Product Type: Amazon Tablet PCs / eBook Readers
Newest Review: ... now I just pop my kindle in my handbag. There are a huge variety of free books on Amazon - in my entire kindle - owning experience I've ... more
A library in your hand
Amazon Kindle Touch
Member Name: JJJJ
Amazon Kindle Touch
Date: 07/06/12, updated on 07/06/12 (136 review reads)
Advantages: Long battery life, easy to use and download books
Disadvantages: text-to-speech voice is too computerised, browser is a little fiddly
Design & Appearance
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I had wanted a Kindle for a long time - and whilst I think that the demise of 'real' books is sad, there's something about a device which can hold an entire library that appeals to me. In the hand, the Kindle Touch feels comfortable to hold and well made - the e-ink display is incredibly clear with a low level of reflectivity, and outdoor reading in sunny conditions is easier than you would perhaps expect. When you receive your Kindle it's recommended that you give it a full charge - simply plug it in to one of the USB ports on your computer (a USB cable is provided), and in a couple of hours the battery will be full. Regarding battery life, the Kindle Touch is very impressive - I find that I can get at least a month's worth of reading from each charge - and I read for around an hour every night.
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If you've got an Amazon account, downloading books to your Kindle is simplicity in itself - simply click on the shopping basket icon at the top of the Kindle's home screen, and you'll be taken to the Kindle Store. From here you can browse or search for books and subsequently purchase them with a single click. A great feature is the preview option which allows you to sample a couple of chapters before you make your purchase - in effect it's a system of 'try before you buy'. The books you've downloaded can be accessed at any time by pressing the only physical button on the front of the Kindle (below the screen), and they'll be displayed as a list on the home screen.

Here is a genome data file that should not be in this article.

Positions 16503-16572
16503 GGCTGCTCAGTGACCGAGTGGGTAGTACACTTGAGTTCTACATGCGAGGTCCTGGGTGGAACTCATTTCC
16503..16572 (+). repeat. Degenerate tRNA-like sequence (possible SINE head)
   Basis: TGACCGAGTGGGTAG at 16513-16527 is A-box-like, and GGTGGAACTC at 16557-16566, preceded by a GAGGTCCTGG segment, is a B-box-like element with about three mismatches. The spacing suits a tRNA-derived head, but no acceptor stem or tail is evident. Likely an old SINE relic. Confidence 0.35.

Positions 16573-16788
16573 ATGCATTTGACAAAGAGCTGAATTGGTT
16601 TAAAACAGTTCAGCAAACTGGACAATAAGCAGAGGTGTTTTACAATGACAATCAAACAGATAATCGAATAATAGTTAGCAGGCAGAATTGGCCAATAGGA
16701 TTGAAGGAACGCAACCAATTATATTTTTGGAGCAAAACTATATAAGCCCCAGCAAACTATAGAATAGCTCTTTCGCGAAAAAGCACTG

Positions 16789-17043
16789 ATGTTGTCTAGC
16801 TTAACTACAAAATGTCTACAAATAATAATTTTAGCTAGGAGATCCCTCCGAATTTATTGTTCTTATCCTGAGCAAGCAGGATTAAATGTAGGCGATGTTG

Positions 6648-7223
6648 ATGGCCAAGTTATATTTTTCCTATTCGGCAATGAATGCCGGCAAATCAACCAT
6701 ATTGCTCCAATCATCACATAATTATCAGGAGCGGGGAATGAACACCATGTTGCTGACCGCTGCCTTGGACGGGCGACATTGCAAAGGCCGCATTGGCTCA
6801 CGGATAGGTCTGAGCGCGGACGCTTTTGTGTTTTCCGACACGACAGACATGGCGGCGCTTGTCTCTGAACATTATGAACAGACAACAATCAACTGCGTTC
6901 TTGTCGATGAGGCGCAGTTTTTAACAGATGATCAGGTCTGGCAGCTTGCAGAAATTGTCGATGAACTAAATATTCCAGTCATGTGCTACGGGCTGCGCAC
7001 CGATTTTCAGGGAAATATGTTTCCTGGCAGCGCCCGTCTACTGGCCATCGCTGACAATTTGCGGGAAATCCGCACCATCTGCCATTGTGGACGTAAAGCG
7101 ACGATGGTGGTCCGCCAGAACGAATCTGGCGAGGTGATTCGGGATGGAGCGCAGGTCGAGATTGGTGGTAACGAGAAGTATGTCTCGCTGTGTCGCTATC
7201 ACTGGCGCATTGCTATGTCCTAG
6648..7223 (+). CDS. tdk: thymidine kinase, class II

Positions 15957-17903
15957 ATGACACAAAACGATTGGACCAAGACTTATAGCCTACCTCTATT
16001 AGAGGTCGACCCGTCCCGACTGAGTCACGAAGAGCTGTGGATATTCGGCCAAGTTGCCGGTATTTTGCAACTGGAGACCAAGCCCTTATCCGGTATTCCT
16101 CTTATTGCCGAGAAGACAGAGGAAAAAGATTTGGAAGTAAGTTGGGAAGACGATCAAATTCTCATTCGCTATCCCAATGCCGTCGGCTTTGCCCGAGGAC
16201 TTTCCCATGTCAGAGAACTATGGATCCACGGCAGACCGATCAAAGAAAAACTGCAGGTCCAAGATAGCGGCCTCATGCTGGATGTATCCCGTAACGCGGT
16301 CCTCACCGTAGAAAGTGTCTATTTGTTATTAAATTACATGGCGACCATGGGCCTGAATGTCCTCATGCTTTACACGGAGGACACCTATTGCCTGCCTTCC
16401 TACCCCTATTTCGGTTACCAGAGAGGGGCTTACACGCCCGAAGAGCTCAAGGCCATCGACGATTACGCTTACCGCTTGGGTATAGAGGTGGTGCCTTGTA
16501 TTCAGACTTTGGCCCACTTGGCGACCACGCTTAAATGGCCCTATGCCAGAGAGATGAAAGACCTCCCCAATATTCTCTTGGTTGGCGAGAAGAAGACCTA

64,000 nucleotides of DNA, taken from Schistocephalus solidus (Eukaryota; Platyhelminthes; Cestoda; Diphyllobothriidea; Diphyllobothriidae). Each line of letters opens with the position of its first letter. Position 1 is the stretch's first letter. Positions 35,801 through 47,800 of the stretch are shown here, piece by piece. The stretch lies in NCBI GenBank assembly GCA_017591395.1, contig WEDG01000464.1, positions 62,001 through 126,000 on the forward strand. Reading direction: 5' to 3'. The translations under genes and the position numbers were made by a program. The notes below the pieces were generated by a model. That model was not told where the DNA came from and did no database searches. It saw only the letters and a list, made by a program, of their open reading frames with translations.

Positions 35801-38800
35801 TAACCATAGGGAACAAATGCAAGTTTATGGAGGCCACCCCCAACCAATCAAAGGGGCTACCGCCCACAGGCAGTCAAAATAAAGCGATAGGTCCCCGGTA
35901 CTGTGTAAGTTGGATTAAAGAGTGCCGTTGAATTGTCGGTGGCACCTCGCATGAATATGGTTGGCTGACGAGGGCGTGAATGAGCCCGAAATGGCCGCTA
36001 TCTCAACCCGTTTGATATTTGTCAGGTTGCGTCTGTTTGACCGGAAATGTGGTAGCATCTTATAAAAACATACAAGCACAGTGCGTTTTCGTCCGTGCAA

Navigation through the Kindle's menus is very intuitive - simply push the options you want in the same way you would if you were using a tablet device such as an iPad. Turning the pages of a book is similarly easy - either tap the screen to go forward, or (for those of you who want a more authentic reading experience) swipe your finger to the left to progress, or flick it to the right to move backward. iPhone-esque Pinch-to-zoom controls are also present - so if you want to increase or decrease the text size, you need only to perform a two-fingered squeezing motion on the display.
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In terms of extras, the Kindle Touch has a web browser and an Mp3 player - both of which are hidden away under an 'experimental' features header in the menu. To be honest, the browser is a tad slow to use and difficult to see on a monochrome screen - still, it's nice to have the option of web browsing from the device should you need it. When you want to enter text, a virtual keyboard pops up at the bottom of the screen - it's actually really effective, and the letters are spaced out so that those with larger fingers shouldn't struggle. Like the browser, the Mp3 player is basic - but the Kindle's stereo speakers sound better than expected for their size and there's also a headphone jack on the bottom of the device should you prefer to listen to your music alone. One function which many will find useful is the text-to-speech option, where a voice will read your book aloud for you - for me, the voice is too computerized and impersonal for my liking, although I imagine it's very handy for the visually impaired.
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Overall i've been incredibly impressed with the Kindle Touch - it's simple to use, feels well made, and has provided me with me a fresh enthusiasm for reading. The battery life ensures that I don't need to be constantly charging, and the clear screen means that I won't get eye-strain. The only real downside? I don't trust myself to read with it in the bath!
Summary: Excellent e-reader
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